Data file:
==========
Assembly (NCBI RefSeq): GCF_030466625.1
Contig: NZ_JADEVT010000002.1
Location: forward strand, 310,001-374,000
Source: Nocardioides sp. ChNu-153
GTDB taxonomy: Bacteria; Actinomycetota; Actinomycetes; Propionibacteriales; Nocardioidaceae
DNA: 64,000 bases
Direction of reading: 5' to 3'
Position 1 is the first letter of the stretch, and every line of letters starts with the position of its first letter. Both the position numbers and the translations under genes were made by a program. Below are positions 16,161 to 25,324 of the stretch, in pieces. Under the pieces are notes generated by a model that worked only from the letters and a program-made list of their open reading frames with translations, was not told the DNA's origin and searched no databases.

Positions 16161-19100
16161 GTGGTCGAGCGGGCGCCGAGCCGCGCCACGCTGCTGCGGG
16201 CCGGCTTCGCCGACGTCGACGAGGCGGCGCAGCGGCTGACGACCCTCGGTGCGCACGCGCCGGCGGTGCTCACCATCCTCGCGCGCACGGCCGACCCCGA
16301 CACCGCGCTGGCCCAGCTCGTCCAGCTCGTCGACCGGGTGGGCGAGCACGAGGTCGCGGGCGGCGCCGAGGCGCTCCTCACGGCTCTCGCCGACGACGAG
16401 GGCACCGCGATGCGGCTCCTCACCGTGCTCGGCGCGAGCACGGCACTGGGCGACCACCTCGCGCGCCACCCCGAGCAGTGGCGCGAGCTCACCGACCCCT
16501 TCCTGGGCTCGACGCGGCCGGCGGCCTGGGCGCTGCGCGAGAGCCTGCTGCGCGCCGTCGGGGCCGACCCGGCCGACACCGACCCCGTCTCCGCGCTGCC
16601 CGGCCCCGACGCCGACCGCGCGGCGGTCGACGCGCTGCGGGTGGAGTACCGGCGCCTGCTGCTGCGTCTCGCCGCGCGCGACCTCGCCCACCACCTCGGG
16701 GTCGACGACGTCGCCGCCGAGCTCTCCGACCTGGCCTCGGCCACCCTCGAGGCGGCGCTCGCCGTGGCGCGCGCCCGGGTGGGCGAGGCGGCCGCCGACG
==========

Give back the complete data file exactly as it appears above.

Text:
Assembly (NCBI RefSeq): GCF_030466625.1
Contig: NZ_JADEVT010000002.1
Location: forward strand, 310,001-374,000
Source: Nocardioides sp. ChNu-153
GTDB taxonomy: Bacteria; Actinomycetota; Actinomycetes; Propionibacteriales; Nocardioidaceae
DNA: 64,000 bases
Direction of reading: 5' to 3'
Position 1 is the first letter of the stretch, and every line of letters starts with the position of its first letter. Both the position numbers and the translations under genes were made by a program. Below are positions 16,161 to 25,324 of the stretch, in pieces. Under the pieces are notes generated by a model that worked only from the letters and a program-made list of their open reading frames with translations, was not told the DNA's origin and searched no databases.

Positions 16161-19100
16161 GTGGTCGAGCGGGCGCCGAGCCGCGCCACGCTGCTGCGGG
16201 CCGGCTTCGCCGACGTCGACGAGGCGGCGCAGCGGCTGACGACCCTCGGTGCGCACGCGCCGGCGGTGCTCACCATCCTCGCGCGCACGGCCGACCCCGA
16301 CACCGCGCTGGCCCAGCTCGTCCAGCTCGTCGACCGGGTGGGCGAGCACGAGGTCGCGGGCGGCGCCGAGGCGCTCCTCACGGCTCTCGCCGACGACGAG
16401 GGCACCGCGATGCGGCTCCTCACCGTGCTCGGCGCGAGCACGGCACTGGGCGACCACCTCGCGCGCCACCCCGAGCAGTGGCGCGAGCTCACCGACCCCT
16501 TCCTGGGCTCGACGCGGCCGGCGGCCTGGGCGCTGCGCGAGAGCCTGCTGCGCGCCGTCGGGGCCGACCCGGCCGACACCGACCCCGTCTCCGCGCTGCC
16601 CGGCCCCGACGCCGACCGCGCGGCGGTCGACGCGCTGCGGGTGGAGTACCGGCGCCTGCTGCTGCGTCTCGCCGCGCGCGACCTCGCCCACCACCTCGGG
16701 GTCGACGACGTCGCCGCCGAGCTCTCCGACCTGGCCTCGGCCACCCTCGAGGCGGCGCTCGCCGTGGCGCGCGCCCGGGTGGGCGAGGCGGCCGCCGACG